Proteus loves Julia in Verona, Valentine loves Silvia in Milan. But when Proteus meets Silvia, he falls for her too, and the heartbroken Julia sets out in pursuit.
This delightful and sometimes disquieting early comedy of love lost and found offers lyrical poetry, disguise, clowning, outlaws, and a most unreliable dog.
Proteus is played by Michael Maloney and Valentine by Damian Lewis. Silvia is Saskia Wickham, Julia is Lucy Robinson, and John Woodvine plays Launce.
Public Domain (P)2014 Blackstone Audio
It's been a major treat finally having the Arkangel Shakespeare available on Audible - almost as good as finally getting the Beatles on iTunes. This remarkable series of recordings includes every play Shakespeare wrote, in a full-court-press audio production with sound effects and an original score. The series is 10-15 years old at this point, but it holds up magnificently.
"The Two Gentlemen of Verona" is not one of Shakespeare's best. My own private theory is that it was his first play, written before he even left Stratford. Most of the scenes involve only two people; the famous (or infamous) last scene leaves one character, Sylvia, mute for the last 10 minutes. The turning point of the play is completely unbelievable. The puns, some of them tedious to begin with, go on forever, and there's a surprising carelessness about place names. It's definitely prentice work.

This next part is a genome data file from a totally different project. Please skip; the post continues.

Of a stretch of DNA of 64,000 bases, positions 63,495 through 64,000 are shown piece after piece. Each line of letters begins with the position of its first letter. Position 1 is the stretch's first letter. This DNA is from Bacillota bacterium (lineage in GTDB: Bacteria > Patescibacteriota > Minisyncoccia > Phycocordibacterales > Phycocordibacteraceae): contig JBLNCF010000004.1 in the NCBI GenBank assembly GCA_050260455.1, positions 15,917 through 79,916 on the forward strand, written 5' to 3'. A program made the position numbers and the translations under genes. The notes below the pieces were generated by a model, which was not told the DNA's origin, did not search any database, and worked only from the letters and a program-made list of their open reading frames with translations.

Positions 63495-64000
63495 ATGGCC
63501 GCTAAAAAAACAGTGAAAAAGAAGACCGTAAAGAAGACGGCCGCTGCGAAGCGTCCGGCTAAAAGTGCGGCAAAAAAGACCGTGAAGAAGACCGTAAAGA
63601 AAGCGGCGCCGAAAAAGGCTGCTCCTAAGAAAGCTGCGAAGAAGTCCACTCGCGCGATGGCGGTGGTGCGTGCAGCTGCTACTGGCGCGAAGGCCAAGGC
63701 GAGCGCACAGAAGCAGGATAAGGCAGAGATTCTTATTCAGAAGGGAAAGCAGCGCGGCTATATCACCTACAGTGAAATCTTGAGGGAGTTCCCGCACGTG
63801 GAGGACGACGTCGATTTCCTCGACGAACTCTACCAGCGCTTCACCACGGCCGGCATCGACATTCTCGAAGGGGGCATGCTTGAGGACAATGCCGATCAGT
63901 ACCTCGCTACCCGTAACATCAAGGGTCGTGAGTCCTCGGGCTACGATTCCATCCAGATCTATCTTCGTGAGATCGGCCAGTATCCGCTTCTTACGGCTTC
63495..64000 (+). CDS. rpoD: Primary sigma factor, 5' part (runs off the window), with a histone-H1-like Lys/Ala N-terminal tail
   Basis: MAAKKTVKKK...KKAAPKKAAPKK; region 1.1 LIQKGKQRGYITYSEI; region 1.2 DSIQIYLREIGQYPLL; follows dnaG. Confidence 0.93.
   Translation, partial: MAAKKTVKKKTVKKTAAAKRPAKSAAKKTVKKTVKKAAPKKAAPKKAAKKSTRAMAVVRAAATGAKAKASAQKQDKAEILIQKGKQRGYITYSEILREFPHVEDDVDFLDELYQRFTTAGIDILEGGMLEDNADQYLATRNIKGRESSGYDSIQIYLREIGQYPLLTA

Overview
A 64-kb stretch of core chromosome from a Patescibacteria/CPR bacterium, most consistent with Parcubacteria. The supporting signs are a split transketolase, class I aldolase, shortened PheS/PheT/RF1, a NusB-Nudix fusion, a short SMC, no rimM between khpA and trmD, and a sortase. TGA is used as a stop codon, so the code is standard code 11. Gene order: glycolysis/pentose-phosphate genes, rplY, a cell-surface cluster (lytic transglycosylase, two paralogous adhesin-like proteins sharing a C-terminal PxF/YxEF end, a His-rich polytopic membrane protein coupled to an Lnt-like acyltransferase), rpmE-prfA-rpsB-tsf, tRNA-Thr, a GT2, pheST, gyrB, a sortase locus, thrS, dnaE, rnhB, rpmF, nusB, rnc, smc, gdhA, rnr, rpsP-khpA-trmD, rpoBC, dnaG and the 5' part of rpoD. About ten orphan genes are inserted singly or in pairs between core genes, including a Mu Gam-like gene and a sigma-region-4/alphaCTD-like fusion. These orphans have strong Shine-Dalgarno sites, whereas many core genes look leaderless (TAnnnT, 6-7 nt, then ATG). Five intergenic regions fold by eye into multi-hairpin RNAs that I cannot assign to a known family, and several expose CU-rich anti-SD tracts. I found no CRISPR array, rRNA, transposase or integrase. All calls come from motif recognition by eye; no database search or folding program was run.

On the other hand, the play has the servant Launce and his dog Crab. Launce is played here by the brilliant John Woodvine: if you're old enough, you may remember him as the evil uncle from the sprawling stage production of "Nicholas Nickleby." Launce is dumb as a post, but not so dumb that he can't see that his master, Proteus, is a scoundrel. Proteus is played by Michael Maloney (who did a brilliant turn as the Dauphin in Branagh's "Henry V"); he tries to betray the love interest of his best friend, Valentine, played by Damian Lewis (quite a change from his more recent incarnation on "Homeland"). In fact, one of the pleasures to be had from the series is recognizing the voices of actors who are better-known in other contexts.
The music for all of the Arkangel productions is composed by Dominique Le Gendre. The score sounds like the kind of jazzy, smoky music you'd hear in the background at a candlelit dinner. Usually it works, but the one criticism I have of the production is that his version of "Who is Sylvia?" misses the mark, with an overly complex melody that doesn't quite fit the pace of the lyrics. It's a rare misstep in the series.
If you're going for the Shakespeare highlights, you can give this one a pass. But if you're determined to do the whole canon, it's well worth your while: if nothing else, there's always Crab.
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